Dams and Landslides

Three Gorges Probe – pollution at Yangtze; stone quarry at Three Gorges

Three Gorges Probe

November 10, 2000

(1) Yangtze River a public cesspool
(2) Chongqing university students shocked at Yangtze pollution
(3) Stone quarries damage Three Gorges’ environment

(1) Yangtze River a public cesspool
Oct. 30, 2000 – The Beijing-based Guangming Daily reports that the Yangtze River has become a public cesspool and that pollution will increase by as much as 57 per cent when construction of the Three Gorges dam is completed. Chongqing city discharges 1,185 million tonnes of waste water into the Yangtze River each year – including 940 million tonnes of industrial waste water and 245 million tonnes of domestic sewage. In 1999, Chongqing treated only 28 per cent of its industrial waste water and 8 per cent of its urban domestic sewage, which is significantly less than the national average for waste water treatment. From Panzhihua to Shanghai there are 22 cities and 394 sources discharging more than 20 billion tonnes of waste water a year into the Yangtze. One third of this waste water discharge does not meet national standards for sewage treatment. Because of pollution from its riverside towns and cities, many people are concerned that the Three Gorges dam will transform the river into a sluggish and polluted artificial lake. Once the dam is completed, the density of pollutants in the Yangtze near Chongqing is expected to increase by 34 per cent, and the area from Fuling to Wanshou, to increase by 57 per cent.

(2) Chongqing university students shocked at Yangtze pollution
Oct. 23, 2000 – The Beijing-based Guangming Daily reports that a group of Chongqing’s Southwest Normal University students were shocked by the deteriorating state of the environment along the Yangtze after conducting a survey of environmental pollution and residents’ awareness of environmental issues this summer. During a 10-day survey, the students found that around 100 papermaking, chemical, and glass factories were discharging untreated water into the river – some of which is 15 times more polluted than national allowable standards. Rubbish along the Yangtze’s riverbanks has become another major source of pollution, particularly in the Fendu, Fuling, and Zhongxian parts of the river. In the Three Gorges dam reservoir area, the students found a chemical waste dump which continues to grow and in Fuling city, near the Yangtze, a mountain of rubbish 800-metres wide and 300-metres high. All pollutants are washed into the river once rains come while rubbish from ships and boats is thrown into the river. According to a survey by the Wuhan-based Changjang Water Resources Conservancy and Research Institute, the Three Gorges area of the Yangtze receives 1.35 billion tonnes of waste water and one million tonnes of rubbish each year.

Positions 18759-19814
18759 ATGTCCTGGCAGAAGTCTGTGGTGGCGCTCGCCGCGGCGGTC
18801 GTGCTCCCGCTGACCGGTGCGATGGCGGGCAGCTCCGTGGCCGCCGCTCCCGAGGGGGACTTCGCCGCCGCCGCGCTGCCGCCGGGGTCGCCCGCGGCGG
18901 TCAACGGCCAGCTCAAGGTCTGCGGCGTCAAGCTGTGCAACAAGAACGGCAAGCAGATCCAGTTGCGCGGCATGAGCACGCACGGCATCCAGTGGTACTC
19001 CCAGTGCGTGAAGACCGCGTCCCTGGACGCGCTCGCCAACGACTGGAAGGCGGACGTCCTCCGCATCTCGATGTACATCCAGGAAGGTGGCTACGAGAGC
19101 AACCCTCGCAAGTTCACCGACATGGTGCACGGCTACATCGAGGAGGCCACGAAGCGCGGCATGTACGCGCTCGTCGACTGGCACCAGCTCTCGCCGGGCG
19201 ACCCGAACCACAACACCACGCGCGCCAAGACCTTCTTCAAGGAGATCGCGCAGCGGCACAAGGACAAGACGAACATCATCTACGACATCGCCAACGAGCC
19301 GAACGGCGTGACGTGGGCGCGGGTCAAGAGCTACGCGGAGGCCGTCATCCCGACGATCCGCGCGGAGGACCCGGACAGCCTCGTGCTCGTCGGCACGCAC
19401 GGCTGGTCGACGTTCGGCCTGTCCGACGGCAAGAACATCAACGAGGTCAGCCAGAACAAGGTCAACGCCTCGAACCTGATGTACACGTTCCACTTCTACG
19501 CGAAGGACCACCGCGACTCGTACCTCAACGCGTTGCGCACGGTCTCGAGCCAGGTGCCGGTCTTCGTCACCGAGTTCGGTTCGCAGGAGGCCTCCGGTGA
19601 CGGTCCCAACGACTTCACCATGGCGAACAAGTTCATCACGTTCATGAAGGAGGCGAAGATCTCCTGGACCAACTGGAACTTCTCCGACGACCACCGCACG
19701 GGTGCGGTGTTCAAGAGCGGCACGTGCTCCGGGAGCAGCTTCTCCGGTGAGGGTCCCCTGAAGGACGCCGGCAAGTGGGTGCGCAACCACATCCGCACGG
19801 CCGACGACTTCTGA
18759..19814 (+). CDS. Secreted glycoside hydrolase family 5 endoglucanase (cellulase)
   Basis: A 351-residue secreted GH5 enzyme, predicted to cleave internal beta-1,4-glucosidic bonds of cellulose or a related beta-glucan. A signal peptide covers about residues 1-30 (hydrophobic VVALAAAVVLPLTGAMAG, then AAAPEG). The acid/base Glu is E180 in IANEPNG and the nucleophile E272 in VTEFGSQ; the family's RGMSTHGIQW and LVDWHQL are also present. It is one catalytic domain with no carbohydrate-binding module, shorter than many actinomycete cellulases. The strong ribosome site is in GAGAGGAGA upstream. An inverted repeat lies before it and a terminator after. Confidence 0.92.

(3) Stone quarries damage Three Gorges’ environment
Oct. 19, 2000 – Central China Television reports that people are quarrying stone from the banks of the Yangtze River for building materials, needed to construct new towns and villages for those displaced by the Three Gorges dam. The quarrying by Three Gorges residents and peasants from other areas is destroying vegetation and harming the Yangtze’s ecology, as well as threatening the safety of ships navigating the river, according to China’s official television network. In 1995, such quarrying contributed to a large landslide in Badong county killing five people and causing US$1.2-million in damages. Since then, officials have closed more than 30 unlicensed stone pits in Badong County, in an effort to limit the damage. When visiting the area in the early 1990s, China’s former vice-premier, Zou Jiahua, warned that uncontrolled quarrying would cause severe erosion and degrade the tourism value of Three Gorges.

Three Gorges Probe welcomes submissions. However, it is not a forum for political debate. Rather, Three Gorges Probe is dedicated to covering the scientific, technical, economic, social, and environmental ramifications of completing the Three Gorges Project, as well as the alternatives to the dam.

Publisher: Patricia Adams
Executive Editor: Mu Lan
Assistant Editor: Lisa Peryman
ISSN 1481-0913

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